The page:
Around the World in 80 years in a hot air balloon
On the contrary: The shortest trip in history
Historical trip in a hot air balloon
One could classify this as the shortest trip in history. In fact, to be honest, it wasn’t actually a trip. If one wanted to be pedantic, you’d say it was an outing. A special one, nonetheless. The mode of transport has been used for trips for decades, whether fictional or real. It is an invention that spans centuries, one that invokes romantic but somewhat impractical images of travel. That hasn’t stopped many from wanting to circumvent the world or a few thousand meters over scenic terrain.
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Warm jackets, especially in winter, as it is chilly. Suitable, comfortable clothing and shoes to scramble in and out of the basket.
Camera for those scenic shots.
Binoculars to spot unreachable game or other fantastic sights in the distance.
Hat or cap (optional) – just in case you don’t want your noggin burnt.
We clambered into the basket ungracefully. A noisy blast of hot air filled the balloon. It lifted off the grass and drifted up into the sky – for approximately 500 meters then came to a standstill, barely moving to the side. Short bursts from the burner filled the balloon with more air so we could rise a few metres more. We inched sideways for a few meters and hung in the air, motionless. We were going nowhere. Eventually after walking around the basket to get 360-degree views, we came down to earth with a gentle bump.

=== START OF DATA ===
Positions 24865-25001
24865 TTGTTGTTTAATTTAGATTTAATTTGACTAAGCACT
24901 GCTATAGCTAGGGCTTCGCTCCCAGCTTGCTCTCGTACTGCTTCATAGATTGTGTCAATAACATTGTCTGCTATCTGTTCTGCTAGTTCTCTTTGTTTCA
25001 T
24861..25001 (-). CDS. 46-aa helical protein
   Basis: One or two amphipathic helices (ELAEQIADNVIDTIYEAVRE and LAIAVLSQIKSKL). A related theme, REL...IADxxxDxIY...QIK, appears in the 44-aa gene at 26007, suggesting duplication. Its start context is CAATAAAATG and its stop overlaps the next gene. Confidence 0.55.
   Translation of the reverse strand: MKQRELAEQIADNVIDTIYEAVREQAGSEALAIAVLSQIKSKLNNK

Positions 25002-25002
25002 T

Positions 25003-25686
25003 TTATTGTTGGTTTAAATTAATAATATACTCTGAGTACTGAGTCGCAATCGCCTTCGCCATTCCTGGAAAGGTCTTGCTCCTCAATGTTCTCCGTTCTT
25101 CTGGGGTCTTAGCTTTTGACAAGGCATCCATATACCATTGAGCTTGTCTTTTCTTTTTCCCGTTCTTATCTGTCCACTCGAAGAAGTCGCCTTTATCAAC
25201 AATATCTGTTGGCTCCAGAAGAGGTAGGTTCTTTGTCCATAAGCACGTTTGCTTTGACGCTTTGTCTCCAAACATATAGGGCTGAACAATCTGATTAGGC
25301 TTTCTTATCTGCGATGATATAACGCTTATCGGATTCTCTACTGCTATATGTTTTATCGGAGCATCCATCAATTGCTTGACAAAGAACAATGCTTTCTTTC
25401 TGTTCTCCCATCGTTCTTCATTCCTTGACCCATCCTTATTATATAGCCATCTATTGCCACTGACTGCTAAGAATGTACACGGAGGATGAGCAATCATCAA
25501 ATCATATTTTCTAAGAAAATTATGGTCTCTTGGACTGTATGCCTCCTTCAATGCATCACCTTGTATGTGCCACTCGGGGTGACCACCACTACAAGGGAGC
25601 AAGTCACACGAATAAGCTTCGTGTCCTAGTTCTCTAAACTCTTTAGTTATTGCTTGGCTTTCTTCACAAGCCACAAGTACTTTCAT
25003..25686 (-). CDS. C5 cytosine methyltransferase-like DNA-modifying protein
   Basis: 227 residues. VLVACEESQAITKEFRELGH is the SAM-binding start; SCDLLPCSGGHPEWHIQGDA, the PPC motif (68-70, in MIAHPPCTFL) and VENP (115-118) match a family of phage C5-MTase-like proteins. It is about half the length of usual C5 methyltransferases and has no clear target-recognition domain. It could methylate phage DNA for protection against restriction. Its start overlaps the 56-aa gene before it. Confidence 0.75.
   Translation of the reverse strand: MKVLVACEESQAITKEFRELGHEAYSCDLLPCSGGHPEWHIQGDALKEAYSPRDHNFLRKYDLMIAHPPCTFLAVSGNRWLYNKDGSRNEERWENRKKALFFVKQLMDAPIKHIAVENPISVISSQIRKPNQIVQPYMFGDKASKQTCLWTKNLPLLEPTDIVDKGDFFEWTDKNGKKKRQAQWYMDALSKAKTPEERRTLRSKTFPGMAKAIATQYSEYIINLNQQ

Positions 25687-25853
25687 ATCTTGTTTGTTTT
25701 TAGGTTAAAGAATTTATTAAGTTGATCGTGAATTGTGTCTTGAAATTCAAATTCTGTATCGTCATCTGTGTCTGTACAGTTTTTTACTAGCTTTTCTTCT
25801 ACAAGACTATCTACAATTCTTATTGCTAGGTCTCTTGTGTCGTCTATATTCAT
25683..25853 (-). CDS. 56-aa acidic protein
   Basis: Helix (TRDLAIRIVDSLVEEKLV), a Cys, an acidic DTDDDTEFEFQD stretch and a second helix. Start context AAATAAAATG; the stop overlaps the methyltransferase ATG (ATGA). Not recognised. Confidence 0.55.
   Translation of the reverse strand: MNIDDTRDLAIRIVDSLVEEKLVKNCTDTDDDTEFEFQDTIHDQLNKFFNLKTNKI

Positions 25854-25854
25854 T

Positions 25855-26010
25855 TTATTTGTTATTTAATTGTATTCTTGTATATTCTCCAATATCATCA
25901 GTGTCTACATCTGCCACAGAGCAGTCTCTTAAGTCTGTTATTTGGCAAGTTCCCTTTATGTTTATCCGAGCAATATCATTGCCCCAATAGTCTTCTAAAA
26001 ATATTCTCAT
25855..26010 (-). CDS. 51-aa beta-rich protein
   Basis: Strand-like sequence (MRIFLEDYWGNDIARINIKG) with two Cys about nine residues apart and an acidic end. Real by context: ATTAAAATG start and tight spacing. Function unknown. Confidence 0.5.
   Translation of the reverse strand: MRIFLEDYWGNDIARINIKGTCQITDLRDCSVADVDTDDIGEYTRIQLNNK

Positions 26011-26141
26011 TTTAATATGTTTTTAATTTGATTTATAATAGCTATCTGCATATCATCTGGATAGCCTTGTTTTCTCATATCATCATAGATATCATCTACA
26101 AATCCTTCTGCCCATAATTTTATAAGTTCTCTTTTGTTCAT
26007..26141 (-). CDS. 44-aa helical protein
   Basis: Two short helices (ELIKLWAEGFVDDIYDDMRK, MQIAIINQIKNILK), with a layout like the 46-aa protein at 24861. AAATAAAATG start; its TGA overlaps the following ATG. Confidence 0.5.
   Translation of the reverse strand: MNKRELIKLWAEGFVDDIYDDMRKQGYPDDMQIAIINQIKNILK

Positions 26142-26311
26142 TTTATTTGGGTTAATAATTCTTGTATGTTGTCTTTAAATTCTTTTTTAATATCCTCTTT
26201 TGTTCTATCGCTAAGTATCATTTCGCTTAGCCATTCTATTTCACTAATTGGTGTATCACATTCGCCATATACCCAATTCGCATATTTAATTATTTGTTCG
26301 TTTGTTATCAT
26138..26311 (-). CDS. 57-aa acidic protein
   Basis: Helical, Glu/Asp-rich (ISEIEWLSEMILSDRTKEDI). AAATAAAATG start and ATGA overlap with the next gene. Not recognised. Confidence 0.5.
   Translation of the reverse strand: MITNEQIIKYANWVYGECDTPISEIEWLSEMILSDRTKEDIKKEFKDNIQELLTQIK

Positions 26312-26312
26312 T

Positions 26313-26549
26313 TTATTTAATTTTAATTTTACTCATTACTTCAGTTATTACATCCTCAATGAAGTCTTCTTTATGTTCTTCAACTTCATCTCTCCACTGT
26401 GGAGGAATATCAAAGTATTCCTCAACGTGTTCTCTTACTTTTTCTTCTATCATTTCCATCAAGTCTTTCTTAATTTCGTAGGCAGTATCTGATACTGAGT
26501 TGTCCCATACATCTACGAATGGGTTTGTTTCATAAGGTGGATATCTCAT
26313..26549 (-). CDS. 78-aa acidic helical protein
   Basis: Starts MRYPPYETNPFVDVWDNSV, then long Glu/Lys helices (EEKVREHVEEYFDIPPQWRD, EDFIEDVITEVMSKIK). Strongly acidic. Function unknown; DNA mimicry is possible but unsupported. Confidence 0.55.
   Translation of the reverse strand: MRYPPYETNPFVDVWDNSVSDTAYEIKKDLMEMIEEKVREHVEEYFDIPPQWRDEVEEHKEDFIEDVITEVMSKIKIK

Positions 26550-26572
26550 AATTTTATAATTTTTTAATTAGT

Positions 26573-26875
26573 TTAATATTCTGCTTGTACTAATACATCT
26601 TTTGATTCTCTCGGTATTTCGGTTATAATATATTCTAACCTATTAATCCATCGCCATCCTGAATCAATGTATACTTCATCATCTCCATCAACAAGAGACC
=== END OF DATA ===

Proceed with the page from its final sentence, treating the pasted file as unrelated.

The full story
Way back in our early twenties, newly married, my husband came home from work, eyes glistening. He had a cheeky grin planted on his face. In those days there was no such thing as mobile phones, so it must have been a mission not to share his news with me till after work.
While driving to work he saw a tethered hot air balloon dangling in the sky. He pulled to the side of the road, parked his car and proceeded to have a loud conversation with the lady in the basket, asking her what she was doing up there. It was for an advertising campaign, and she had to pose in the balloon and was getting rather bored. She lowered the basket and asked him if he wanted to join her. Naturally he was happy to volunteer to keep her company. They weren’t allowed to untie the balloon, therefore couldn’t drift off into the sunset… None the less, it was an experience that he enjoyed.
I of course voiced my disappointment that I didn’t have the opportunity to do the same, even if it was only to stay in one spot. In those days hot air balloon flights were way beyond our budget to even consider adding to our bucket list. Nevertheless, considerate hubby promised me a flight in a hot air balloon when I turned forty. I was a bit miffed that I’d have to wait so long, but throughout our married life he was reminded of his promise. It became quite a family joke over the years.
My hot air ballooning experience - the shortest trip in history